profiles

Gee Greenslade describes herself as a visual story teller. Sometimes dark and macabre, sometimes bright and humorous, her work shows a constant evolution of ideas, characters and moods.

Toby Dixon began taking photos as a way of documenting his nomadic upbringing, and soon found he was drawn to the unconventional individuals and landscapes that still make up his subject matter today.

Richard Bennett's images are synonymous with the Sydney-Hobart yacht race. He's photographed every race since 1974 and in 1999 he won the Nikon-Kodak Australian Press Photographer of the year award for the best sports photograph with his images of the 1998 Sydney-Hobart race tragedy.

Sonja de Sterke is happiest being outdoors, getting up before sunrise to Photograph the magic of the Australian landscape.

David Evans' landscapes have a distinctive style, which he calls "slow photography". The images have an ethereal and painterly quality, a result of using slow film and even slower shutter speeds. Exposures can take anywhere from seconds to hours.

Over the past two decades, Stephen Dupont has produced a remarkable body of visual work; hauntingly beautiful photographs of fragile cultures and marginalised people captured in some of the world's most dangerous places.

David Knight has carved out a near 20-year professional photographic career that has taken him on assignment to some of the world’s most interesting places. His camera has captured everything from keyhole surgery on a racehorse belonging to Dubai’s Sheik Mohamed bin Rashid Al Maktoum, to intimate, often melancholy and very distinctive portraits of people and landscapes.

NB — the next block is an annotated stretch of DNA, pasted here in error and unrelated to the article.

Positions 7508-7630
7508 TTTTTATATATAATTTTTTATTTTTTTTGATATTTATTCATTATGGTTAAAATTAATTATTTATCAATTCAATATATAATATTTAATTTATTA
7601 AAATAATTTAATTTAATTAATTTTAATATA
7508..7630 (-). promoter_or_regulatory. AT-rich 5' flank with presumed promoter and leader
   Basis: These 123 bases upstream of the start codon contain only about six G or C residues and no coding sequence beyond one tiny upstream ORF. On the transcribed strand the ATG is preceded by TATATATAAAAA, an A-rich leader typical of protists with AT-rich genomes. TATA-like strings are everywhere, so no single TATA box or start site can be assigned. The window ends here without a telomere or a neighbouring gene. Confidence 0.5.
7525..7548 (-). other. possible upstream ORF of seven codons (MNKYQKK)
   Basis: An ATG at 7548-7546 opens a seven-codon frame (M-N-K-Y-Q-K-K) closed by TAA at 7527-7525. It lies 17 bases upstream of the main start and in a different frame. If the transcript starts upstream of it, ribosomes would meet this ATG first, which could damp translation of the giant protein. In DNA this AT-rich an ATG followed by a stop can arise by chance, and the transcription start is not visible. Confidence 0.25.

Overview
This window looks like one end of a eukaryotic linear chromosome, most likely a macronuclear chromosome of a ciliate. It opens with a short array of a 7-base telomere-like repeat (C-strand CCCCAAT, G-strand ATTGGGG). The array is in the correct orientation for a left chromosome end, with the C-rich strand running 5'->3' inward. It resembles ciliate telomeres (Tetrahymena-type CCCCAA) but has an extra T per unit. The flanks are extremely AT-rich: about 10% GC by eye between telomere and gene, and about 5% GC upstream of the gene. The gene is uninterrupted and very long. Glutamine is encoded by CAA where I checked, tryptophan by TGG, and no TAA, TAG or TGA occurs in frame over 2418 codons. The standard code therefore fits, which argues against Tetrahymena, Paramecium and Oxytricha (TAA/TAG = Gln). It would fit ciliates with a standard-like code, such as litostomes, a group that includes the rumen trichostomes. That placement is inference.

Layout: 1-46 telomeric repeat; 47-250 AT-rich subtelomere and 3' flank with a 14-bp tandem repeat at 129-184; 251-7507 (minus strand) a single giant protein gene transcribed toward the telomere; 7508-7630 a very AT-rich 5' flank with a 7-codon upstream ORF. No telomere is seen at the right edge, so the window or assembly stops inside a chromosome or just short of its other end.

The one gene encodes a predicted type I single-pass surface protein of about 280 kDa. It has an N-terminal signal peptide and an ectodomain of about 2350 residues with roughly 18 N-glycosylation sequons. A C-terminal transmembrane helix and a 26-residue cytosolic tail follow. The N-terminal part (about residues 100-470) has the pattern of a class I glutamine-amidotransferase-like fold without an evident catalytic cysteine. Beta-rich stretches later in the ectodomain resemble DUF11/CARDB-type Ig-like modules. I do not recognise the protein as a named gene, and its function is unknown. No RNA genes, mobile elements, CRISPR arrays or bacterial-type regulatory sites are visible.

Ingvar Kenne divides his time between Sydney and New York. His work has exhibited around the world and in 2009 he won the National Photographic Portrait Prize, awarded by the National Portrait Gallery in Canberra.

Ken Duncan is one of Australia's best known photographers. Since establishing his own publishing company in 1992, Duncan has published in excess of 50 photographic books, the majority of which still reprint year after year.

Daniel Linnet began painting people and landscapes as a hobby but on picking up a camera for reference shots he fell in love with the immediacy of the medium: "I still use my painting skills in post production while grading my images. I enjoy the whole creative process, from inception of the concept, to the actual image capture, right through to the final treatment in post production.”

In 2000 Rob Gray gave up his day job to photograph Australia. He's been on the road ever since.

For award-winning landscape photographer Jackie Ranken what matters most is expressing herself through her photography. She considers her art to be classic black-and-white landscape photography, where the "fine art print" is the most important end result of the photographic process.